13. added 2018-03-05
    A Defense of Holistic Representationalism.Jacob Berger - 2018 - Mind and Language 33 (2):161-176.
    Representationalism holds that a perceptual experience's qualitative character is identical with certain of its representational properties. To date, most representationalists endorse atomistic theories of perceptual content, according to which an experience's content, and thus character, does not depend on its relations to other experiences. David Rosenthal, by contrast, proposes a view that is naturally construed as a version of representationalism on which experiences’ relations to one another determine their contents and characters. I offer here a new defense of this holistic (...)
  14. added 2018-02-24
    On Experiencing Meaning: Irreducible Cognitive Phenomenology and Sinewave Speech.John Joseph Dorsch - 2017 - Phenomenology and Mind 12:218-227.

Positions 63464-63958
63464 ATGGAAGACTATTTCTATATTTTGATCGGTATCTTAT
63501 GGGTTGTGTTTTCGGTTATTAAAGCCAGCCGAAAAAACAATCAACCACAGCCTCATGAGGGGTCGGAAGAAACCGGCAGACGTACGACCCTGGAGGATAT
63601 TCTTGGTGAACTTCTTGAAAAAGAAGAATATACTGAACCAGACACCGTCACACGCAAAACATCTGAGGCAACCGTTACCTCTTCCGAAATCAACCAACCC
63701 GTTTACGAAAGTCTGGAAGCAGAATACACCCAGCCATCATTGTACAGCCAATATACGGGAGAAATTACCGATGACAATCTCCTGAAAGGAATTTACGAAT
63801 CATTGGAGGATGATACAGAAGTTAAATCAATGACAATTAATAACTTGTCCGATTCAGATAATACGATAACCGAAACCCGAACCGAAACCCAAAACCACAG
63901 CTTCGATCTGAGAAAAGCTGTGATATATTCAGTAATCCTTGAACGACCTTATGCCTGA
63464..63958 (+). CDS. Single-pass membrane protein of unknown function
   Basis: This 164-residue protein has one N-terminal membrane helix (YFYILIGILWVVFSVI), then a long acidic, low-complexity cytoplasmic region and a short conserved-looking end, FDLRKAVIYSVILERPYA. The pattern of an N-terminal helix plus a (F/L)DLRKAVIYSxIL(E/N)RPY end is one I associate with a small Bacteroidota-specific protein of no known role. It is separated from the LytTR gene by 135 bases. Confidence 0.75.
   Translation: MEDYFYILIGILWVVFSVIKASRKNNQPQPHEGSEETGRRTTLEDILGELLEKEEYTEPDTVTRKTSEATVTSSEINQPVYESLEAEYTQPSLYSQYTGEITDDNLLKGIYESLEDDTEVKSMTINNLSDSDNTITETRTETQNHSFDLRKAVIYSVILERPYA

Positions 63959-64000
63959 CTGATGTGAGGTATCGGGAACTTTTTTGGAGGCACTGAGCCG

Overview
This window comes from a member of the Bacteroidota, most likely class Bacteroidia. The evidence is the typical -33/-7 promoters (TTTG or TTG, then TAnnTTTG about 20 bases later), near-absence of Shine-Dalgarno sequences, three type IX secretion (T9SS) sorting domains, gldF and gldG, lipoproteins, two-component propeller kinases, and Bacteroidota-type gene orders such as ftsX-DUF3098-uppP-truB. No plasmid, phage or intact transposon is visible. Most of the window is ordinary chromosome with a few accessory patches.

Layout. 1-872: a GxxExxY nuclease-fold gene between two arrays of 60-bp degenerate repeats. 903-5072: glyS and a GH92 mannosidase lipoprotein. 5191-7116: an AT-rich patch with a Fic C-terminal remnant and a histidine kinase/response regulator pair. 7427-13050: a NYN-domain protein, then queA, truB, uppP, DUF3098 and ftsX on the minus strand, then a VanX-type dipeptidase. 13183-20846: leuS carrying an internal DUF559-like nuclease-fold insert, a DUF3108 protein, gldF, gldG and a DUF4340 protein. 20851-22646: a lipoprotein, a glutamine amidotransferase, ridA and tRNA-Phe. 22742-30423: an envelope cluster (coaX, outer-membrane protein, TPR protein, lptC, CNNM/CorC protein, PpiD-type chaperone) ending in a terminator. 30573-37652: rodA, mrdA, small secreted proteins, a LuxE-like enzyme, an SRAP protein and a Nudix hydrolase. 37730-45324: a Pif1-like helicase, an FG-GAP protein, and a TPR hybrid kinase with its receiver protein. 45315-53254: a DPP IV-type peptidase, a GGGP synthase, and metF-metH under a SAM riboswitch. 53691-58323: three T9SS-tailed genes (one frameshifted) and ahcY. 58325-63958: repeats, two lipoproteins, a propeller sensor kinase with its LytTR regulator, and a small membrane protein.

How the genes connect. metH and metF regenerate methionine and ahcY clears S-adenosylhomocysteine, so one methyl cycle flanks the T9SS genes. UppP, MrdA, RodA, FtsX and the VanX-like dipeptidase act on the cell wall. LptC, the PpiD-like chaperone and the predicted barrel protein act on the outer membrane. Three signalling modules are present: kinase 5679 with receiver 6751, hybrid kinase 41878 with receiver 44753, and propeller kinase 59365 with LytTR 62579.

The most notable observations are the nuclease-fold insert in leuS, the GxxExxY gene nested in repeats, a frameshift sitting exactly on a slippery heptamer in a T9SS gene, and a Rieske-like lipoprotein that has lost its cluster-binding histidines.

Upon first hearing sinewaves, all that can be discerned are beeps and whistles. But after hearing the original speech, the beeps and whistles sound like speech. The difference between these two episodes undoubtedly involves an alteration in phenomenal character. O’Callaghan (2011) argues that this alteration is non-sensory, but he leaves open the possibility of attributing it to some other source, e.g. cognition. I discuss whether the alteration in phenomenal character involved in sinewave speech provides evidence for cognitive phenomenology. I defend (...)
  15. added 2018-02-16
    Das Wesen des Erscheinens: Eine Untersuchung über Phänomenales Bewusstsein und die Intentionalität der Erfahrung.Dirk Franken - 2014 - Dissertation, Münster